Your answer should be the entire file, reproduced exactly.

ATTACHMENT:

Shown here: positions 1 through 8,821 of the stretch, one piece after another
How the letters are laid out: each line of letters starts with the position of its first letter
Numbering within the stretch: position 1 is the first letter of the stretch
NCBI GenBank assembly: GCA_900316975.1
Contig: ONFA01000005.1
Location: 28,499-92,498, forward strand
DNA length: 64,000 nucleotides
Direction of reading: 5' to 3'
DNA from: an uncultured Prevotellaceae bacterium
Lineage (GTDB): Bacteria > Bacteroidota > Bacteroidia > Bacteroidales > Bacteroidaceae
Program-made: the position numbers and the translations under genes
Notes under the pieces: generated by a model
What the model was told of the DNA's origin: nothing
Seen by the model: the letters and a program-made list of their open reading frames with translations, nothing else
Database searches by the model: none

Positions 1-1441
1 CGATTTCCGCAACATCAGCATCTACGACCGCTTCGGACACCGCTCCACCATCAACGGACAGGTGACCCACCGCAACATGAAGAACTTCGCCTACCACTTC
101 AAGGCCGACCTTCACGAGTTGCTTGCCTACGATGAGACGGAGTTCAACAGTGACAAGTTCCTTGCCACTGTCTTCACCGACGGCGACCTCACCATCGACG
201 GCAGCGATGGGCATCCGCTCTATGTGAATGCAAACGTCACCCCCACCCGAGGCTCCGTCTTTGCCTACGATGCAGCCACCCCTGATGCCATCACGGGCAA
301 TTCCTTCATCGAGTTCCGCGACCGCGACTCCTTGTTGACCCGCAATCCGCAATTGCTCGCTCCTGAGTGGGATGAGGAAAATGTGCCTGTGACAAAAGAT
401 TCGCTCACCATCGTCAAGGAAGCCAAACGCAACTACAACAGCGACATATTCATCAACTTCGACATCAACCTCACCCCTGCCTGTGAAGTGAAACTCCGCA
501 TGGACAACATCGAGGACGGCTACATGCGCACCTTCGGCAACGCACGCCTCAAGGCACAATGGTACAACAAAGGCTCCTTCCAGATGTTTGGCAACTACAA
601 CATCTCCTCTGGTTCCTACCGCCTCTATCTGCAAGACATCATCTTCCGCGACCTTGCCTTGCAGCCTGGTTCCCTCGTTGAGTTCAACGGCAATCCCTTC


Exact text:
Shown here: positions 1 through 8,821 of the stretch, one piece after another
How the letters are laid out: each line of letters starts with the position of its first letter
Numbering within the stretch: position 1 is the first letter of the stretch
NCBI GenBank assembly: GCA_900316975.1
Contig: ONFA01000005.1
Location: 28,499-92,498, forward strand
DNA length: 64,000 nucleotides
Direction of reading: 5' to 3'
DNA from: an uncultured Prevotellaceae bacterium
Lineage (GTDB): Bacteria > Bacteroidota > Bacteroidia > Bacteroidales > Bacteroidaceae
Program-made: the position numbers and the translations under genes
Notes under the pieces: generated by a model
What the model was told of the DNA's origin: nothing
Seen by the model: the letters and a program-made list of their open reading frames with translations, nothing else
Database searches by the model: none

Positions 1-1441
1 CGATTTCCGCAACATCAGCATCTACGACCGCTTCGGACACCGCTCCACCATCAACGGACAGGTGACCCACCGCAACATGAAGAACTTCGCCTACCACTTC
101 AAGGCCGACCTTCACGAGTTGCTTGCCTACGATGAGACGGAGTTCAACAGTGACAAGTTCCTTGCCACTGTCTTCACCGACGGCGACCTCACCATCGACG
201 GCAGCGATGGGCATCCGCTCTATGTGAATGCAAACGTCACCCCCACCCGAGGCTCCGTCTTTGCCTACGATGCAGCCACCCCTGATGCCATCACGGGCAA
301 TTCCTTCATCGAGTTCCGCGACCGCGACTCCTTGTTGACCCGCAATCCGCAATTGCTCGCTCCTGAGTGGGATGAGGAAAATGTGCCTGTGACAAAAGAT
401 TCGCTCACCATCGTCAAGGAAGCCAAACGCAACTACAACAGCGACATATTCATCAACTTCGACATCAACCTCACCCCTGCCTGTGAAGTGAAACTCCGCA
501 TGGACAACATCGAGGACGGCTACATGCGCACCTTCGGCAACGCACGCCTCAAGGCACAATGGTACAACAAAGGCTCCTTCCAGATGTTTGGCAACTACAA
601 CATCTCCTCTGGTTCCTACCGCCTCTATCTGCAAGACATCATCTTCCGCGACCTTGCCTTGCAGCCTGGTTCCCTCGTTGAGTTCAACGGCAATCCCTTC